Tuesday, June 17, 2014

what I'm reading: where else have I to go?

This is one of the saddest and most encouraging things I've read.

It's from Tim Chester's brilliant book (read it! do!) The Ordinary Hero.
In 2007 violence erupted after disputed elections in Kenya. Beth, a Kenyan studying in the UK, and part of The Crowded House, the family of church planting networks to which I belong, emailed me at the time:
This past week I’ve realized that I don’t truly know what God being good, wise, sovereign and faithful means.

I know what it doesn’t mean – it doesn’t mean no suffering in this life. I know that whatever he allows is for his glory and our good. But I also don’t want to be flippant or simply parrot phrases as though I’ve merely learned them by rote.

I talk to my aunt and uncle who are doctors and have hardly slept during the last three days because of the sheer number of people coming in. I want to know what it means to talk to them and then say “God is good”.

Surely any earthly parent would come running at the sound of their baby’s blood-curdling shriek. So I want to be sure I know what I mean by “God is good” when we have prayed and prayed to the soundtrack of the screams of children being burnt, knowing that the stench is getting to heaven and silence is the response.

When I watch on live television people being dragged out of cars and hacked to death, my mind spins – and not because I have wondered if God is sovereign, but because I know he is ...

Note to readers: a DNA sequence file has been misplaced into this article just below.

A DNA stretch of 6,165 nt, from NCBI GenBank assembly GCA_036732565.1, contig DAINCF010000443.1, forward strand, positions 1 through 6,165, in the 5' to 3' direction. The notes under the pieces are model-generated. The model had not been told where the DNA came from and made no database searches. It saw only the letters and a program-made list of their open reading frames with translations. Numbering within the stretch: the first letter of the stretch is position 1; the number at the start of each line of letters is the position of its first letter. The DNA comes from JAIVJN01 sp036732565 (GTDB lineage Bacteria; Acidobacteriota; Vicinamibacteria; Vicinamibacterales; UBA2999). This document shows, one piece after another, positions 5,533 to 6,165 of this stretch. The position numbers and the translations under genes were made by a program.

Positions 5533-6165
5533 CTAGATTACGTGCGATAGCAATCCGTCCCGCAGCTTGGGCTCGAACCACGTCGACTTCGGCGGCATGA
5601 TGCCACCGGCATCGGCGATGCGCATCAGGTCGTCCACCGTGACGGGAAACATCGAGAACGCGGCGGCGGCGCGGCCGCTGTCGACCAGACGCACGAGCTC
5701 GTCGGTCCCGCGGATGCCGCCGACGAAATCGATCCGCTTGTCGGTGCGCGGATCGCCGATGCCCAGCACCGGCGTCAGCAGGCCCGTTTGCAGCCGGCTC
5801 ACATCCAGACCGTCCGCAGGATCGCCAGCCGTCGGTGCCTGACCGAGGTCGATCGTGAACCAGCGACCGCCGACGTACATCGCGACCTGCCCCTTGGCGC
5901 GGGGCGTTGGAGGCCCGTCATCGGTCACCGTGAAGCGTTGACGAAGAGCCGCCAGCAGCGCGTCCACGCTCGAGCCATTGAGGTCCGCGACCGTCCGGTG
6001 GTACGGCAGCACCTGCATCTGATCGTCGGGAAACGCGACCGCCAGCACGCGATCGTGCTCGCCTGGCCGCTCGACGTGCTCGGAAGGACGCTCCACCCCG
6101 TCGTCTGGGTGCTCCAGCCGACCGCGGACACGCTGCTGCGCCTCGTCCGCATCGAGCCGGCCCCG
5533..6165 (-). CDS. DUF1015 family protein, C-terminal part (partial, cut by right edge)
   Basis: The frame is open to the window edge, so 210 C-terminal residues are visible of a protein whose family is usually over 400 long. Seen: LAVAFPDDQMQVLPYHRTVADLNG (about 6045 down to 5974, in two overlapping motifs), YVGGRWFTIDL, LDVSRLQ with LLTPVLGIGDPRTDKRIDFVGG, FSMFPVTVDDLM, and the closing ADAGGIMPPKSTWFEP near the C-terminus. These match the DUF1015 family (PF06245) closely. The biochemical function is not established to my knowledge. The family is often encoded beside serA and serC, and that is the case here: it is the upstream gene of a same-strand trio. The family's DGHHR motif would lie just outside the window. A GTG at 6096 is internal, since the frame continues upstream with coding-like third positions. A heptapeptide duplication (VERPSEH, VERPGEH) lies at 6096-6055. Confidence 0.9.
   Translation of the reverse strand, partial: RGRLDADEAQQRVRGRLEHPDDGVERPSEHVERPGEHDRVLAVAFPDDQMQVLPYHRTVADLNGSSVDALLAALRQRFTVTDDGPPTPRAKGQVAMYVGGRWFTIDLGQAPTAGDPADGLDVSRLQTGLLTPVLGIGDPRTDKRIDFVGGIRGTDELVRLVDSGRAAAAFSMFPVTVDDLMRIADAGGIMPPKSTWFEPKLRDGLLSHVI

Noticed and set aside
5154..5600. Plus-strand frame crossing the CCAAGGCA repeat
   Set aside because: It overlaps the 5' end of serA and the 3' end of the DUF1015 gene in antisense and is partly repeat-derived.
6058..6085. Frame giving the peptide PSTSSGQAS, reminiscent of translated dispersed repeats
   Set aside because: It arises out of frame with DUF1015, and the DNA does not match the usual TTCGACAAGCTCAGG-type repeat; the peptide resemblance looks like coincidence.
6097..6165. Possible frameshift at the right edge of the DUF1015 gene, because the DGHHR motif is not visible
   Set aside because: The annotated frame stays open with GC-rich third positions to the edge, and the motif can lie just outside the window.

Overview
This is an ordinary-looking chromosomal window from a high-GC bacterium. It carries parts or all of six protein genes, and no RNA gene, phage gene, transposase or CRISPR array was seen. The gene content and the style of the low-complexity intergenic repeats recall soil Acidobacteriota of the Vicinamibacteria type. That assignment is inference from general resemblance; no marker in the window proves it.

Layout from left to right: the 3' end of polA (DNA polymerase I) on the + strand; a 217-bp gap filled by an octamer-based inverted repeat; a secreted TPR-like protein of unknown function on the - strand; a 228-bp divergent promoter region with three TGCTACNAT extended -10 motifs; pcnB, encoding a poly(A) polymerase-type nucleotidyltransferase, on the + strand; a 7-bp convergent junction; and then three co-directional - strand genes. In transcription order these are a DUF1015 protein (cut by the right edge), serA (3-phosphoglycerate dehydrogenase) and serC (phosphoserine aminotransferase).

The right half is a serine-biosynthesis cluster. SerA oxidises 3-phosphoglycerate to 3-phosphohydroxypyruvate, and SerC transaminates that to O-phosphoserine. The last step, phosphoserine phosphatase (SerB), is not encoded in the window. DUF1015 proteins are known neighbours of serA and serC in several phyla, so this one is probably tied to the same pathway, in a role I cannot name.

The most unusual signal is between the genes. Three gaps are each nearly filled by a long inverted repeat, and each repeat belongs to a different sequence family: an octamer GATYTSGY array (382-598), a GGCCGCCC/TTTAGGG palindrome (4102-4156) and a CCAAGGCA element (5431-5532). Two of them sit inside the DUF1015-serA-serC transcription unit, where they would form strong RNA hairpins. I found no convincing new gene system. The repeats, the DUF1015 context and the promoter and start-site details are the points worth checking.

Life as I’ve known it has changed and will never be the way it was. And a huge chunk of me grieves … I’m not losing faith, for where else have I to go? Whom else have I in heaven but him?

I read through Job today in one sitting and realized that Job had a lot of questions, but God didn’t answer any of them. He only revealed his character and that was enough. Job says, “I had heard of you but now I have seen you.”

And so that’s my prayer: that God would move me from having heard of him to seeing him, and that his comforting, sustaining and sanctifying grace would abound in the gap of hearing and seeing.

Tim Chester The Ordinary Hero 18-19, 22.

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